Squid Game And The Untranslatable Debate Around Subtitles

Squid Game And The Untranslatable Debate Around Subtitles

Squid Game is a worldwide sensation. The nine-episode survival drama Squid Game has been a global hit since its debut. It is now poised to be the most-watched Netflix show ever.

There have been many debates about the quality of the English subtitle translation as the popularity of the Korean thriller grows, especially on social media. Many English-Korean bilinguals claim that the translation fails to reflect the clever dialogue, brilliant stories and compelling script. Some argue that you don’t have to watch the show in English if you haven’t.

Subtitling Can Be Difficult

I am an expert in English-Korean translations and interpreting. The ongoing debates over the English subtitles for Squid Game lack important elements.

Many people don’t know the difference between translating and interpreting. Translating simply means to translate written text from one language to another. Interpreting is the translation of spoken language.

Subtitling is a combination of translation and interpretation. A subtitler listens to the spoken language, just like an interpreter, and then converts it into written form for viewers.

Subtitling requires more than bilingual skills. It also requires specific skills to convey messages in a small space. Consider the famous quote from Bong Joon Ho, the Oscar-winning Parasite director:

You will soon able to see many more films once you have gotten past the barrier of subtitles that is one-inch tall.

Substituting is the job of a subtitler. They must find ways to compress messages into one-inch slots. Subtitling can be difficult, as you can see.

Subtitling made more difficult when cultural factors are involve. Many words and concepts that are specific to a culture can be hard to translate.

The untranslatable is a concept that exists across all cultures. Words such as aegyo, which are sometimes describe as perform extreme femininity, and jeong, which is sometimes describe as deep connection and emotional bond that builds over the years, are two examples of well-known concepts that don’t have a direct equivalent in another language. There are many ways to deal in literature translation with the untranslatable, such as footnotes and annotations.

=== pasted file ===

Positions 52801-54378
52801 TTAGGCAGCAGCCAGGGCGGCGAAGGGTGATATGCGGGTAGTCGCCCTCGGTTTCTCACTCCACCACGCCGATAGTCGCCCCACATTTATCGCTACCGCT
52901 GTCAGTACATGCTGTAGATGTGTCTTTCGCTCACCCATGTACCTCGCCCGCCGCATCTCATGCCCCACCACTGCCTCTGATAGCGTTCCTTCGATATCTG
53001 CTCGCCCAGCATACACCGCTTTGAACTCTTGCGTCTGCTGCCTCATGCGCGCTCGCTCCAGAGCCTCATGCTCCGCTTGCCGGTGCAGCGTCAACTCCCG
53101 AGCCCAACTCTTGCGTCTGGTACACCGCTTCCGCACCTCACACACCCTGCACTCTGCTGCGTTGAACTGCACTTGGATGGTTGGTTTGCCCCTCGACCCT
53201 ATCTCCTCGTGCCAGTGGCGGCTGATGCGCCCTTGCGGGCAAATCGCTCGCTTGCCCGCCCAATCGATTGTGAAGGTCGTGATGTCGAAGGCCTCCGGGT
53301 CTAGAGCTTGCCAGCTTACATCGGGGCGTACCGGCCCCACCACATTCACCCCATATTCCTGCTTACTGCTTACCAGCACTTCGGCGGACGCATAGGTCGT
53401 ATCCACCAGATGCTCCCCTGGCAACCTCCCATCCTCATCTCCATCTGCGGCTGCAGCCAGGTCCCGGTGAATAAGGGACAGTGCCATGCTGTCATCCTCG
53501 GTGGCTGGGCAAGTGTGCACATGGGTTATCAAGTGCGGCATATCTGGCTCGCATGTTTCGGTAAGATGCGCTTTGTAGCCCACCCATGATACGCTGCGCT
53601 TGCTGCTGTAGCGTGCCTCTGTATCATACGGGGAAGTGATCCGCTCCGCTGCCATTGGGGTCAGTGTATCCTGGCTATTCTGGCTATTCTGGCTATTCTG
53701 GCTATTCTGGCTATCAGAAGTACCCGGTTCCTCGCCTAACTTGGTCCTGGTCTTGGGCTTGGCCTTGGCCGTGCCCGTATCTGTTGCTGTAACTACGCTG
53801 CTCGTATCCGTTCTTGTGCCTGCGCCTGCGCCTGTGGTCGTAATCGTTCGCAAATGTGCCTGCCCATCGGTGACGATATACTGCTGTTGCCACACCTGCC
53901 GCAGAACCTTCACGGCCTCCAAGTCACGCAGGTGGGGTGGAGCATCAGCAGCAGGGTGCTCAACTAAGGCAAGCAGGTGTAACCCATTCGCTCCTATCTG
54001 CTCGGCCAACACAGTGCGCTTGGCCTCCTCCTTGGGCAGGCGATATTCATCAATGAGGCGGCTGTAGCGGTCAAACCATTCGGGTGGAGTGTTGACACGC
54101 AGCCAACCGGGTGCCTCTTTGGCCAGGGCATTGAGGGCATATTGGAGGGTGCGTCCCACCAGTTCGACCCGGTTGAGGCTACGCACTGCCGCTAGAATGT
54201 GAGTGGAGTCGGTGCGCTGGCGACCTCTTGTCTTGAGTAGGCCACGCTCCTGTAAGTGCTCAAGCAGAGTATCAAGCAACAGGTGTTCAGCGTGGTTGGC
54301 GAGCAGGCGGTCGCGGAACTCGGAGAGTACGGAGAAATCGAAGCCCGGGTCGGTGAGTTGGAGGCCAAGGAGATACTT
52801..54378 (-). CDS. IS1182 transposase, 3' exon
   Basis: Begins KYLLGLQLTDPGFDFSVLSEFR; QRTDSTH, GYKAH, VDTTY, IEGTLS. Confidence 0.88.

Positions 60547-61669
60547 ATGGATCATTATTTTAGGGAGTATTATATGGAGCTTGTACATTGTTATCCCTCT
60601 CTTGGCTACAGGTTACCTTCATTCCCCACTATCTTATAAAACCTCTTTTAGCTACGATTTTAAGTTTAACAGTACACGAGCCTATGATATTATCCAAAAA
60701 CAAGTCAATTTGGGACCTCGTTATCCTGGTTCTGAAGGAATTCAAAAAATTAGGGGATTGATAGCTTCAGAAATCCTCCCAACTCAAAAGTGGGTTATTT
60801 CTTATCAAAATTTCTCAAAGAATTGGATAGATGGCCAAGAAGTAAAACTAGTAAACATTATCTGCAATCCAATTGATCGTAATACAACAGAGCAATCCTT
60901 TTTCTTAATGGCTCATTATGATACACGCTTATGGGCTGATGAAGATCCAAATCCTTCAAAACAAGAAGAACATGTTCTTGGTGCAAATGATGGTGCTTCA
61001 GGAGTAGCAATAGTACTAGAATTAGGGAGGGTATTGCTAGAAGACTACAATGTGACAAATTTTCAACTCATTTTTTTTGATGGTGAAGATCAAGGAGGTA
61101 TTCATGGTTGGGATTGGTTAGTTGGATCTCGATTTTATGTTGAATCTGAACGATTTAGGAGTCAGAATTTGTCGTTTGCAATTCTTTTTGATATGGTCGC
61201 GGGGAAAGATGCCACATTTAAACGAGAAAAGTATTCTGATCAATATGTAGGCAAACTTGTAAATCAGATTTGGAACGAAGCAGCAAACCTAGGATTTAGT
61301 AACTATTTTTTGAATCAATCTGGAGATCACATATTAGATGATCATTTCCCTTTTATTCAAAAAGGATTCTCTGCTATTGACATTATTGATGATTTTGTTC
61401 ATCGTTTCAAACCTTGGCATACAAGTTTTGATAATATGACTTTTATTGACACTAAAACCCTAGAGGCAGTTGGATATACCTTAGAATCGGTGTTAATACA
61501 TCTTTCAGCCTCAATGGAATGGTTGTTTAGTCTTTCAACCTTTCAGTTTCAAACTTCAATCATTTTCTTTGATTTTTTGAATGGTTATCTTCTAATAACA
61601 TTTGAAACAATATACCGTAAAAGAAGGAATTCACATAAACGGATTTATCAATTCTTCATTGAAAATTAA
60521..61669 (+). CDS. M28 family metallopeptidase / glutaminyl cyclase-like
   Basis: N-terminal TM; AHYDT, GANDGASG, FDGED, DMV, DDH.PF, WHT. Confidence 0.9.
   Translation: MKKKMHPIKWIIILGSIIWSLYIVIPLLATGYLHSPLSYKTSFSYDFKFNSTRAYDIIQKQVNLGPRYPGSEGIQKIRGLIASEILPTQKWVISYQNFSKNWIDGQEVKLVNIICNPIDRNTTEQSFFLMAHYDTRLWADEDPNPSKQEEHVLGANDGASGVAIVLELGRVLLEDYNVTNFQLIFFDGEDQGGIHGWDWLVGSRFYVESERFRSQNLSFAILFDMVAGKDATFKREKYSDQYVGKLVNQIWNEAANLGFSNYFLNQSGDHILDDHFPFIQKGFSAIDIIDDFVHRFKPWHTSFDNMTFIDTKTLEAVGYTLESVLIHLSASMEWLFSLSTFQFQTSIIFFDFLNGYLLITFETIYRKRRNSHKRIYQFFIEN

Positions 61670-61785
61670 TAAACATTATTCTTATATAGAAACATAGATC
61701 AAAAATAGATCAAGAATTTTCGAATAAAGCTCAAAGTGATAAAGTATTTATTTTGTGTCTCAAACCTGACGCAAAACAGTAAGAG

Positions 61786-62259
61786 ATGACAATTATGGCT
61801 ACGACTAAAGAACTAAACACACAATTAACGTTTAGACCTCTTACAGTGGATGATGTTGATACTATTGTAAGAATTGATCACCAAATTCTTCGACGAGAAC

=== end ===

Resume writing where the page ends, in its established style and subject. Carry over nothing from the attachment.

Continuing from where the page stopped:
These strategies are not applicable to subtitling because of space limitations. Managing culture-specific elements is the most difficult aspect of subtitling.

The Untranslatable Squid Game

Comparing the Korean language to the English subtitle translation for Squid Game, minor distortions and omissions are evident, but overall the quality of the translation is fine.

The English closed captions are the most controversial, and they are quite different to the subtitles available on Netflix. English captions marked English [CC], are meant for those who can’t hear audio. They include nonverbal descriptions like background music and sound effects. Closed captions have a shorter translation time than subtitles, and they are also more precise.

Despite the high quality of the English translation, there is still a meaning gap between the original Korean text and the English subtitles. This is due to the fact that the English text is not translate.

The most important aspect of the Squid Game untranslatable is hocing and honorifics, which Koreans use to refer to one another in conversation.

A Korean society known for its age-base hierarchy. People don’t call each other by their names unless they are close friends. The most popular honorific is hyeong(hyung), which means “older brother. This is a title that a younger brother uses when referring to his older brother. Non-family members can also use this expression to show mutual friendship.